• The bill sets the refugee ceiling at 60,000 per year. It allows the President to recommend a revision of the ceiling number and Congress can choose to act on that recommendation.
  • The bill prevents the President from admitting additional refugees without Congress’ approval.

Empowers state and local communities:

  • Currently, states or localities that do not want refugees resettled within their communities have no recourse. The bill remedies this issue and prevents the resettlement of refugees in any state or locality that takes legislative or executive action disapproving resettlement within their jurisdiction.

Enhances integrity of refugee program and curbs fraud:

  • It requires that when processing refugee applications from countries listed as “Countries of Particular Concern” in the annual report of the United States Commission on International Religious Freedom, claims/applications that are based on religious persecution and are made by individuals who practice minority religions in such countries, are prioritized.
  • The bill requires termination of refugee status if a resettled refugee returns to the country from which they fled, absent a change in country conditions.
  • It requires the Secretary of the Department of Homeland Security to implement a fraudulent document detection program for refugee processing, including the placement of Fraud Detection and National Security officials at initial refugee screening, and the creation of a searchable database of scanned and categorized documents submitted by potential refugees at initial screening.
  • It provides for regular security vetting of each admitted refugee until the refugee adjusts immigration status to lawful permanent resident.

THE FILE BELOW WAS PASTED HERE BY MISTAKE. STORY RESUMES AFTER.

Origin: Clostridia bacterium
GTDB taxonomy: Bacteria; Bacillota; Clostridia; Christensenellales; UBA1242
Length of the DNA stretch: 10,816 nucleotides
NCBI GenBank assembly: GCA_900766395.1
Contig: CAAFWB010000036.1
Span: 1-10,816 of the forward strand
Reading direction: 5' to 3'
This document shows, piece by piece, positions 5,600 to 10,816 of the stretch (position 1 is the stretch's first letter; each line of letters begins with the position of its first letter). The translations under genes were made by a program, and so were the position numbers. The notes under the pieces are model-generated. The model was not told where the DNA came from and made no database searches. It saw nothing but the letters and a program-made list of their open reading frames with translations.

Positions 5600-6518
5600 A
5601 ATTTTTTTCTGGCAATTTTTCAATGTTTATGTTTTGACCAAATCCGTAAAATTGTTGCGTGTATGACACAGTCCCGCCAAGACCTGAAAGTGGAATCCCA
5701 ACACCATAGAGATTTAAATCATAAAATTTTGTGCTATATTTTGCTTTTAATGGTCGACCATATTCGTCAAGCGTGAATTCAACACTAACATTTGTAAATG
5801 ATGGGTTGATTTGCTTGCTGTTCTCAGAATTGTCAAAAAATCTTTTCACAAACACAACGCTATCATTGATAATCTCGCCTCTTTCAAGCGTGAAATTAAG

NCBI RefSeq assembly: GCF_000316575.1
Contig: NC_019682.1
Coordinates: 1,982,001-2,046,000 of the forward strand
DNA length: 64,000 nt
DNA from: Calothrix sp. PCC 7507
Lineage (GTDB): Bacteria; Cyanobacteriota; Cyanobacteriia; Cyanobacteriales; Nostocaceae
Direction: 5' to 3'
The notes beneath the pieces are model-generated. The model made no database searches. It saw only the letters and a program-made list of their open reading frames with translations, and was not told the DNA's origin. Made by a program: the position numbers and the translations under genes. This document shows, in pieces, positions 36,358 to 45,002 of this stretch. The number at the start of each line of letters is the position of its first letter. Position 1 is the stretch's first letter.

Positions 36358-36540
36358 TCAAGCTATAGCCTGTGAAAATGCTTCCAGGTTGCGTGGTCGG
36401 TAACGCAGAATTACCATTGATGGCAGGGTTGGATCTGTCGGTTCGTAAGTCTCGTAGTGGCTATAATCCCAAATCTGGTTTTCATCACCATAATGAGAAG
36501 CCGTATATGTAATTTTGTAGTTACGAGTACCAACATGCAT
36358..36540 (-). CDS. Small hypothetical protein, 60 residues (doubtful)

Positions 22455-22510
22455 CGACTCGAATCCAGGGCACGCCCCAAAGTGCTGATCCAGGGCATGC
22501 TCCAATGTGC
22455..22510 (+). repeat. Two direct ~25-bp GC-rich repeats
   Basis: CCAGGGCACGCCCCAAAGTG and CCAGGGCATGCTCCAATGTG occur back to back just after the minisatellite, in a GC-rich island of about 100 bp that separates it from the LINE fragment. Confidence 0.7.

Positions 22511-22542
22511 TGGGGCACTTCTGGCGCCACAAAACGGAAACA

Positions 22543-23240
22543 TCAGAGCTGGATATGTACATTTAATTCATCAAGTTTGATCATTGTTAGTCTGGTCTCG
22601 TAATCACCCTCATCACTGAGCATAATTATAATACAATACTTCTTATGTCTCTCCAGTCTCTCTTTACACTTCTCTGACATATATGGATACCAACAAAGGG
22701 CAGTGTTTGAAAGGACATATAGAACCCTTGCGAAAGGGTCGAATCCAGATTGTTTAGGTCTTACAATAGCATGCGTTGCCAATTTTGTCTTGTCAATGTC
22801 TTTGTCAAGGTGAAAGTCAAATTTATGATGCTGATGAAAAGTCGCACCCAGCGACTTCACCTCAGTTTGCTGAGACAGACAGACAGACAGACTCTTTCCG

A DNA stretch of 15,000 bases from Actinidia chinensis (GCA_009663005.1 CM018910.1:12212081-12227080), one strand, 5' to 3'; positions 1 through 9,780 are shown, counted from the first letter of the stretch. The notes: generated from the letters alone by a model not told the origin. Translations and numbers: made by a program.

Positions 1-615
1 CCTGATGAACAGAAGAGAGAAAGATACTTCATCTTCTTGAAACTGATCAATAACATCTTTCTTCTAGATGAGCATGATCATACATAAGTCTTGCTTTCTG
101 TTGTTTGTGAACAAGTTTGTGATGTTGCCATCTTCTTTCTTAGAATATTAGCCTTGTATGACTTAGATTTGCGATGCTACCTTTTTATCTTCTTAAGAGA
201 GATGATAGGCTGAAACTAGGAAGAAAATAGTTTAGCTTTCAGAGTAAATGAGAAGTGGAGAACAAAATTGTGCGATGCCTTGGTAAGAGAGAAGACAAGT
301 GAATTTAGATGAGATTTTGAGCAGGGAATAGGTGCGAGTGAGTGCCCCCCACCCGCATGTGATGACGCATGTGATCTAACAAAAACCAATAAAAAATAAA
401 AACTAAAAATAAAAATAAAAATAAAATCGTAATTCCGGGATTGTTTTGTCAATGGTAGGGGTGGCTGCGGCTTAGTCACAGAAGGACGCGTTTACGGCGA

• Within one year of the bill becoming law, all U.S. Citizenship and Immigration Services (USCIS) interviews, performed during USCIS circuit rides and done with the assistance of an interpreter, are to be recorded and DHS must review a random selection of 20% of the recordings to ensure that the interpreter correctly interpreted the interview. If an interpreter is found to have incorrectly interpreted the interview, the interpreter cannot serve as an interpreter for immigration purposes.
  • The bill requires USCIS to review open source Internet postings, including social media, for each applicant.

Strengthens public safety and national security:

  • The bill prevents the Secretary of DHS from unilaterally waiving most grounds of inadmissibility, including criminal convictions, for refugees.
  • It also prevents the DHS Secretary from waiving most grounds of inadmissibility and deportability, including criminal grounds, for refugees attempting to adjust their status to lawful permanent resident.
  • The bill requires the Government Accountability Office to issue a report on the security of the U.S. Refugee Admissions Program (including the screening and processing procedures); the number of refugees who have been convicted of terrorism-related offenses since 2006; and the use of federally-funded benefit programs by refugees resettled in the United States.